When it comes to music appreciation, Jeff Ash isn't a critic, know-it-all, or expert. In fact, he's the type of guy who has to put his pants on one leg at time, just like the rest of us. In an arena that's disproportionately overloaded with egocentrism and narcissistic personality types (and people who call themselves shit like Scholar), Jeff's approach to audioblogging is refreshingly humble and straightforward. Make it a point to stop by his eclectic site AM, Then FM, where amongst other treasures, you'll discover some killer Percy Mayfield tunes that he recently posted. Thanks for joining us, Jeff...Scholar
Up front, a confession: Having read the guest posts in this series, I must concede those writers are far more knowledgeable than I am about the soul and R&B (and, certainly, their relation to and their sampling in hip-hop) that is at the heart of Souled On.
I grew up in small-town Wisconsin in a time – the late ’60s and the entire ’70s – when soul and R&B were side by side with rock and pop on first the AM radio of the day, then the FM radio of the day, both influenced by what they were playing in Milwaukee and Chicago.
I’ve heard a lot of soul and R&B, but I increasingly have come to realize I know a wide but shallow pool of material. What I know is just the tip of the iceberg.
So to Scholar, and to those who have written the guest posts, and to the music bloggers I regularly read, I say thank you. It’s a pleasure to learn from those who know.
Here, then, are some things I’ve learned. Two years ago, I had none of these tunes in my collection. Now, they’re among my favorites. Hope you dig them, too.
I learned about ’50s organist Jon Thomas at Crud Crud, where Scott Soriano offers up obscure records in a variety of styles, R&B and soul among them. Scott described the following cut as “an absolute stunner” and “a killer.” He is correct on both counts, both for its organ and its sax. But for the 45 release, they cut it into two parts. Listen to them, and it’s clear Part 2 should come before Part 1.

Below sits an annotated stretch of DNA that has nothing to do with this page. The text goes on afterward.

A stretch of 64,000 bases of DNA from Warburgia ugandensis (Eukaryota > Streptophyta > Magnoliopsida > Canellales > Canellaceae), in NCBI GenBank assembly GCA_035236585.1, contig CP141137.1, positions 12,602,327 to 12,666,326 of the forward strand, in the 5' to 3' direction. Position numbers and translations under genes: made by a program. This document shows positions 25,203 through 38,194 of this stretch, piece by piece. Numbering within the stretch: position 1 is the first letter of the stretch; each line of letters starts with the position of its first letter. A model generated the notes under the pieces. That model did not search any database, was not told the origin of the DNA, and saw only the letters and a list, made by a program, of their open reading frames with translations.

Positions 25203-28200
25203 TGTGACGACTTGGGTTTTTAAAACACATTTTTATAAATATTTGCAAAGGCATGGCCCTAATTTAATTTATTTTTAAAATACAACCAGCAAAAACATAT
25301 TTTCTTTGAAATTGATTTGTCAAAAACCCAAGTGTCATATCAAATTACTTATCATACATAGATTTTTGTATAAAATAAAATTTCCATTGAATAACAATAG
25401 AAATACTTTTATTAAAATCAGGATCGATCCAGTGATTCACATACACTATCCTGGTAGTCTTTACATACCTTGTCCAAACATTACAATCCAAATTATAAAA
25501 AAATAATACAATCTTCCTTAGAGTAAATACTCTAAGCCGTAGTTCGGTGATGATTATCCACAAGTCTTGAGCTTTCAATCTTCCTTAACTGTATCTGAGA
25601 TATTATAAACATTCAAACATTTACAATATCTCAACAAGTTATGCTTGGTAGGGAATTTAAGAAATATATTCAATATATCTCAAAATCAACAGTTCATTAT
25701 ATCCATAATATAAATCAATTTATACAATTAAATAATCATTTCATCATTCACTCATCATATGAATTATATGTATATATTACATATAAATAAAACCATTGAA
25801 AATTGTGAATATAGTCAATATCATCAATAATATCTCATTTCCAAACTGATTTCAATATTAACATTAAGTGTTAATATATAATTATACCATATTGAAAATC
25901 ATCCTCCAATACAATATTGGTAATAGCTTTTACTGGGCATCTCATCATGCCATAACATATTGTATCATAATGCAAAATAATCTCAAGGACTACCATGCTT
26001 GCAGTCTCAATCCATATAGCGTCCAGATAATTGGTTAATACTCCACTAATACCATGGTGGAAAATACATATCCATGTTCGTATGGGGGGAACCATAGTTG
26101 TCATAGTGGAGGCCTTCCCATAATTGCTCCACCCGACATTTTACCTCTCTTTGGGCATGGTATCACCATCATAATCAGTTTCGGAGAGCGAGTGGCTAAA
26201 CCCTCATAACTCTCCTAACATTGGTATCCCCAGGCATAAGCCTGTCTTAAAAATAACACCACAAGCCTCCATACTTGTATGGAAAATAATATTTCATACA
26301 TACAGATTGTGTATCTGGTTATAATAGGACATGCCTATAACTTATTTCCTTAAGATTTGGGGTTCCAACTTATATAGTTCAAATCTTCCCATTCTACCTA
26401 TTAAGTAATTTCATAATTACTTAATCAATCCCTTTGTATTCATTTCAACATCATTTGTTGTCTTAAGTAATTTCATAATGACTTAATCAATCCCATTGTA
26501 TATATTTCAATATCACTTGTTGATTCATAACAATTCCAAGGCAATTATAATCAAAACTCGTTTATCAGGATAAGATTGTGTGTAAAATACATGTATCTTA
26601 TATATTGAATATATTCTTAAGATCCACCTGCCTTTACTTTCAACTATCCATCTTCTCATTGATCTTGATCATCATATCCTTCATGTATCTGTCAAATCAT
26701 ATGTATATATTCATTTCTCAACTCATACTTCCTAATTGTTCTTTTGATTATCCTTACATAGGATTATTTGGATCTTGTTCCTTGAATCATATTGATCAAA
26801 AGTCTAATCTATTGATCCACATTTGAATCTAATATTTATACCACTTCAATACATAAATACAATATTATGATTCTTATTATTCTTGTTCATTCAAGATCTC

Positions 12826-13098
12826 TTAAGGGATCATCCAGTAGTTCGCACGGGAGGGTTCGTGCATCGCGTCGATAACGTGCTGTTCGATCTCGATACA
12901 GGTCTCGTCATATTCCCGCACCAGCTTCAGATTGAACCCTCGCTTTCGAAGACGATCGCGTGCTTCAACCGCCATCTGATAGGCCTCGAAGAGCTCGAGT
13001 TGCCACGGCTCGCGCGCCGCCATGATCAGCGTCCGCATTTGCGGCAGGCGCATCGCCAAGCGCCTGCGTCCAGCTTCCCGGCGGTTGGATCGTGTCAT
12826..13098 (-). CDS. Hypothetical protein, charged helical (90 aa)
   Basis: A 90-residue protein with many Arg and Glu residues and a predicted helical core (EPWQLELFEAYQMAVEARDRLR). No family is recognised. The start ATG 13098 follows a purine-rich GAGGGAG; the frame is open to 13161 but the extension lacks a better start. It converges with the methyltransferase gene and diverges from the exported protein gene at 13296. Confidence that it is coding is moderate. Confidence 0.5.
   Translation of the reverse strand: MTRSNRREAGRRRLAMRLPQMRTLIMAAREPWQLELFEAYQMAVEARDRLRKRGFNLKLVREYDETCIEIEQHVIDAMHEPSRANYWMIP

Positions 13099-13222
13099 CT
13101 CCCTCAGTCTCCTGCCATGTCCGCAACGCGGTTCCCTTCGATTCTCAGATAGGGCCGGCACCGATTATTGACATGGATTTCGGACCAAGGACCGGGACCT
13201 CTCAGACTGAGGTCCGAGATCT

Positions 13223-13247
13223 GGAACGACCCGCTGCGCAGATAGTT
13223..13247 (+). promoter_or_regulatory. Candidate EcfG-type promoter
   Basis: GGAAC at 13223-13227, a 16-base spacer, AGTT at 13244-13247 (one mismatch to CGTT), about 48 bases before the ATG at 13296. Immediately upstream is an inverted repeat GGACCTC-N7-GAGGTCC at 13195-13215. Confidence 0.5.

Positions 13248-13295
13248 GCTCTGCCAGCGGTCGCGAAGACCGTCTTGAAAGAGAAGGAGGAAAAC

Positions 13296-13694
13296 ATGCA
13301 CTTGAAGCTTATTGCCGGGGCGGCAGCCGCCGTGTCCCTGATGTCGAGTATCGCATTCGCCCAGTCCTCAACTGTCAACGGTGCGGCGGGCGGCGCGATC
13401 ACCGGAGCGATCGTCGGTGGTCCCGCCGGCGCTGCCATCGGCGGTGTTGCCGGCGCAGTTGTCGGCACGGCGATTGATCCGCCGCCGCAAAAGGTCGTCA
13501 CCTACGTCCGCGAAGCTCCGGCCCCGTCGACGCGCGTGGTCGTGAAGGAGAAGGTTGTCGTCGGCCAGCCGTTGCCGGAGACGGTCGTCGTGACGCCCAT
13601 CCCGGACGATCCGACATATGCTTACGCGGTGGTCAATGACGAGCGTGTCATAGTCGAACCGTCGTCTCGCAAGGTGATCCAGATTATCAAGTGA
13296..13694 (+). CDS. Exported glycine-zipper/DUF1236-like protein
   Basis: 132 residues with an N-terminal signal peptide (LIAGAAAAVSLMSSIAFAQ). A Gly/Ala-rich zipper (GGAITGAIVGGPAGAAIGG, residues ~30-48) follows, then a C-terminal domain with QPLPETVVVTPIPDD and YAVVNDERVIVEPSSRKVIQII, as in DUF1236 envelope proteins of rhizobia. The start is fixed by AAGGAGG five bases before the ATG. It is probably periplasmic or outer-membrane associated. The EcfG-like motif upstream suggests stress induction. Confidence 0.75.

"Hard Head Part 2"
"Hard Head Part 1"
Both selections by Jon Thomas, from “Big Beat on the Organ,” 1957.
I was only vaguely aware of Texas R&B singer/guitarist Barbara Lynn, and then I saw her play live earlier this year. This is what I wrote at the time: “Barbara Lynn, who hit it big on the R&B charts with “You’ll Lose A Good Thing” in 1962, sounded great and looked great. She can really play that left-handed guitar, and she can belt it out. She’s a lovely 65. She could pass for 45, easily. I need to get some Barbara Lynn into my collection.” And I have. I don’t recall where I got this, but it came from a music blog.
“I’m a Good Woman”, Barbara Lynn, Tribe Records single, 1966.
Betty Davis. Oh, man. Had I heard this fierce funk when it came out in 1974, one of two things likely would have happened. 1. Just 17 at the time, I wouldn’t have gotten it. 2. Had I gotten it, my mind would have been blown. I’ll happily settle for having my mind blown now. I have Oliver Wang over at Soul Sides to thank for introducing me to Betty Davis.
"They Say I’m Different", Betty Davis, from “They Say I’m Different,” 1974.
I’m pretty sure I also have O.W. to thank for introducing me to the Kashmere Stage Band, the hottest high school band ever. They were from Houston, and there is no way I would otherwise have learned about them.
"Super Bad", Kashmere Stage Band, from “Texas Thunder Soul: 1968-1974,” 2006.